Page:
According to Adriana Pace and Tina Korb, mathematics and science are still the toughest subjects, with social studies (history and geography) falling in as the third most difficult subject for students. Both Adriana Pace and Tina Korb outlined how physical education remains an integral part of their school program as it helps encourage team spirit and leadership. Education is enhanced for students involved in physical programs. Classroom time needs to be well-balanced with time for sports and physical education. For other students who excel in arts and drama, there are exciting contests, projects and performances that students may participate in.
Technology is also changing our classrooms in a significant way. Blackboards are giving way to the new Smartboards (white inter-active touch screens). Students and teachers can mark on these inter-active boards with electronic devices that look like colored markers (no longer any messy chalk). A special budget has been assigned for digital materials and technology is slowly replacing text books in the classroom.
A personal computer is an indispensable tool for a student with a learning difficulty as it can truly help to level the playing field for students who have difficulty reading, writing, spelling, or memorizing math facts. So, for a number of years now the ministry has given school boards an opportunity to submit names of students with evidence of the student’s learning difficulty, and those who qualify receive a personal computer for use in the classroom which is suited to their learning needs. This year, Sir Wilfrid Laurier School Board put together a small team of directors, technicians and consultants to conduct information sessions for the parents of special needs students (220 families) and to distribute technology devices to these students. At this information session, parents and students were provided with instruction on how to make best use of the computer, and students were provided with knapsacks to carry their computer (chrome book, laptop or IPAD) back and forth to school. The goal was to teach parents and students on how to make the best use of the computer to overcome a learning difficulty, and to encourage students to make the use of the computer a daily habit both at home and in school.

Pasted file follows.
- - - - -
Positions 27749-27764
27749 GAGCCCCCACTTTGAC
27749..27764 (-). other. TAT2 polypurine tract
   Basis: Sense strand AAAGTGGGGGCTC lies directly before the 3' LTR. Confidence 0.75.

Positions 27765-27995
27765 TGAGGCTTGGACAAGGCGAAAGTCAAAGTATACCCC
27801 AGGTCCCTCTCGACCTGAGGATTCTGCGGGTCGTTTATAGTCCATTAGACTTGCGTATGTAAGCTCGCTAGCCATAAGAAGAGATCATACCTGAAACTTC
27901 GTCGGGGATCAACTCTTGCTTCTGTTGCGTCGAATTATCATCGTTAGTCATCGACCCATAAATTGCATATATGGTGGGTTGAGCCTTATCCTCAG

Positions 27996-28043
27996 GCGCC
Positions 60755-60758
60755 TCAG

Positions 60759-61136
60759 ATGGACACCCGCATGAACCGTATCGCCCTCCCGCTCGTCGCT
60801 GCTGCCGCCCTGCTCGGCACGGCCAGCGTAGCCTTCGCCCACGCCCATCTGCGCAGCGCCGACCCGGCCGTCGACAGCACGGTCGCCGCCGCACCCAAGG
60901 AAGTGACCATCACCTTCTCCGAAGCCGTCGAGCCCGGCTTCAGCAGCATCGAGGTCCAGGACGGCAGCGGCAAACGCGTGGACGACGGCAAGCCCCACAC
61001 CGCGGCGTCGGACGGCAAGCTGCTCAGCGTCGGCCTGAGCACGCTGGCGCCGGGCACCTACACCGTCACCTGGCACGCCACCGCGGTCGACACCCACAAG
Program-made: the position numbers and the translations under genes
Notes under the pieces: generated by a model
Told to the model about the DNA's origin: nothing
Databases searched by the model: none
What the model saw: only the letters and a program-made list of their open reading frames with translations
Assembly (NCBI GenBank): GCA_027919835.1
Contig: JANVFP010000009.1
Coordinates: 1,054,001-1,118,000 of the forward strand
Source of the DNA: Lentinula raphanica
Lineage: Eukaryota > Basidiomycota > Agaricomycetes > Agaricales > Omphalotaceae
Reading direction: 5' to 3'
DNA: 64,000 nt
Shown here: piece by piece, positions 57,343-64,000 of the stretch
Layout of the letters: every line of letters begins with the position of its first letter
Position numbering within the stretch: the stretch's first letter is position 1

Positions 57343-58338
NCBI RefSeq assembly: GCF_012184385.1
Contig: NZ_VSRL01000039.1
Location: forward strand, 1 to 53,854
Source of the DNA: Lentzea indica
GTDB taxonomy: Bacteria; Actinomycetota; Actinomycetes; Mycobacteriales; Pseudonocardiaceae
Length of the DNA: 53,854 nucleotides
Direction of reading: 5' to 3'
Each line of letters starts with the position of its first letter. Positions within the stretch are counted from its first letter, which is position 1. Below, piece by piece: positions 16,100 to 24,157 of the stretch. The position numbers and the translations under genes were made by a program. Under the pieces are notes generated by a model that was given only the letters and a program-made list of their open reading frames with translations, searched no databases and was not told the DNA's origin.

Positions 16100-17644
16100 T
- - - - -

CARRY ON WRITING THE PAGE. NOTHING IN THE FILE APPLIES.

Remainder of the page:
To summarize, the future looks bright and optimistic as graduation rates rise, bilingualism is embraced and encouraged, trades are supported and the latest technologies are enjoyed by teachers, students and families alike. It is extremely inspirational and enlightening to see such dedicated individuals as Director, Tina Korb and Consultant, Adriana Pace. [KT1]